Ralston, John (DNB00)
RALSTON, RALESTON, or RAULSTON, JOHN (d. 1452), bishop of Dunkeld, came of a family which traced its descent from Ralph, a son of one of the earls of Fife; but more probably it owed its name to Ralston, a village in Renfrewshire, where it had long been seated (Crawford, Hist. of Renfrewshire, 1782, pp. 170, 242). In 1426 John was chaplain and secretary to James I's nephew, Archibald Douglas, fifth earl of Douglas and second duke of Touraine [q. v.] Subsequently he became rector of Cambuslang, sacrist and canon of Glasgow, provost of Bothwell, and dean of Dunkeld. About 1440 he received the degree of doctor of laws. In February 1443–4 he was granted a safe-conduct to go on a pilgrimage to Canterbury, and in the same year was appointed secretary to James II, in which capacity he witnessed numerous royal grants. He also acted as auditor in the exchequer in 1444, 1445, 1447, 1449, and 1450. In 1447 he was made keeper of the privy seal and bishop of Dunkeld, being consecrated on 4 April 1448. In the latter year he was sent on an embassy to Charles VII, king of France, to renew the treaty between the two kingdoms, and to request Charles to recommend a French princess as wife of James II. The former object was accomplished on 31 Dec., but, there being no French princess eligible for James, the ambassadors proceeded to Philip of Burgundy, who suggested his kinswoman Mary of Gueldres [q. v.] After returning to Paris and securing the approval of Charles, the ambassadors concluded the marriage negotiation at Brussels. In June Ralston conducted Mary to Edinburgh, where she was married on 3 July 1449.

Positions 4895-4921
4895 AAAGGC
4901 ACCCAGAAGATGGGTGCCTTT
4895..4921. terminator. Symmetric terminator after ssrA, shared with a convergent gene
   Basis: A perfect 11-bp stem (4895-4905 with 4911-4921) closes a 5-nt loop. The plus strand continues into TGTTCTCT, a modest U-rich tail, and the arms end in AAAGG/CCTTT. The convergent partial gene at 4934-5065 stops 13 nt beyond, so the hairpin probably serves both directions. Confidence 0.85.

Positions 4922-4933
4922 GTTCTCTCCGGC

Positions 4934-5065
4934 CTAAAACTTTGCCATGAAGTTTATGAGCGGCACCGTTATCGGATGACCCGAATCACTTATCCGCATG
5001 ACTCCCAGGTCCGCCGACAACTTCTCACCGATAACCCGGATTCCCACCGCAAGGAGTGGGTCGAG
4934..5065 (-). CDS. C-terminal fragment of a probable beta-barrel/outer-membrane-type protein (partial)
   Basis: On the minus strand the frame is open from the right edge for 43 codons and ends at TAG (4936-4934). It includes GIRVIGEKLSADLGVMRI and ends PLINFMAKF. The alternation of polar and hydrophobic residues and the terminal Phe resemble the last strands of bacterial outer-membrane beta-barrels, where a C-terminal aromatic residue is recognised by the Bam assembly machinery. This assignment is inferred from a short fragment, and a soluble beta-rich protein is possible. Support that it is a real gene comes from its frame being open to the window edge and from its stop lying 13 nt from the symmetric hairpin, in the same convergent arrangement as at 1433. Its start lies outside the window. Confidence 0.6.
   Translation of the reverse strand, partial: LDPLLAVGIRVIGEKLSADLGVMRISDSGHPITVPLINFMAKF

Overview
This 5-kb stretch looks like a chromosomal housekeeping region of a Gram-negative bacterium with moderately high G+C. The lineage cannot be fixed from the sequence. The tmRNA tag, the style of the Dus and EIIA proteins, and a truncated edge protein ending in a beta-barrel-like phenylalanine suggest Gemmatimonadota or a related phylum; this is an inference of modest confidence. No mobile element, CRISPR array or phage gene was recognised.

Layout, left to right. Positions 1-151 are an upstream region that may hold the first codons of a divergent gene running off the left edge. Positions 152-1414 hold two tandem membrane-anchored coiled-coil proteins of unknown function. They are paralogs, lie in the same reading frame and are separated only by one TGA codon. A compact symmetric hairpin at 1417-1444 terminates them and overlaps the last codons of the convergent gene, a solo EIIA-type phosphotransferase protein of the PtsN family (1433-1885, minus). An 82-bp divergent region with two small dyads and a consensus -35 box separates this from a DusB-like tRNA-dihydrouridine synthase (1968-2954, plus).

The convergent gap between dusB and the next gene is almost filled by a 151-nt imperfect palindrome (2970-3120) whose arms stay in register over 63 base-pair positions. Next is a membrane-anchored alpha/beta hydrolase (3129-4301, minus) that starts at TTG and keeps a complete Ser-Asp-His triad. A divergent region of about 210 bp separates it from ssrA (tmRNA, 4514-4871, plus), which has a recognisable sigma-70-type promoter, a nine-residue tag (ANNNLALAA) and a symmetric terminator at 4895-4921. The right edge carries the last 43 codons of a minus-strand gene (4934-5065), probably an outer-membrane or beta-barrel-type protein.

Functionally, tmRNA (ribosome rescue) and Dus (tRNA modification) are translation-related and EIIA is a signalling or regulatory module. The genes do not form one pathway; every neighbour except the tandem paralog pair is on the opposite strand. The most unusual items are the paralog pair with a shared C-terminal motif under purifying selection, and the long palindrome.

In the same year the bishop became lord high treasurer, resigning his offices of secretary and keeper of the privy seal. In September he was sent to England to renew the truce between the two kingdoms, and before the end of the year gave up the treasurership. In his official capacity he took a considerable part in the proceedings of the Scottish parliament in 1450 and 1451. In the latter year he was sent on a similar mission to England. He died towards the end of 1452, and was buried at Dunkeld.[Reg. Magni Sigilli Scotiæ 1424–1513 passim; Cal. Documents relating to Scotland, vol. iv. No. 1163; Exchequer Rolls of Scotland, vol. v. pp. lxxiv. 143, 176, 258, 336, 369; Rotuli Scotiæ (Record edit.), ii. 332 a, 334 b, 336 a; Acts of the Parl. of Scotland, ii. 37, 59, 61–73; Reg. Eccl. Sanct. Egidiæ (Bannatyne Club), pp. 10, 23; Hist. MSS. Comm. 7th Rep. App. p. 707b; Spotiswood's Hist. (Bannatyne Club), i. 197; Accounts of the Great Chamberlains of Scotland (Bannatyne Club), iii. 473, 493; Letters and Papers of Henry VI. (Rolls Ser.), i. 222, 240; Rymer's Fœdera, xi. 286; Nicolas's Proc. Privy Council, vi. 89, 105; A brief Chronicle of the Reign of James II, ed. Thomson (Bannatyne Club), p. 41; Mylne's Vitæ Episcop. Dunkeld. (Bannatyne Club), pp. 20–1; Crawfurd's Lives of the Officers of State in Scotland, 1726, pp. 359–60; Keith's Scottish Bishops, pp. 88–9; Tytler's Hist. of Scotland.]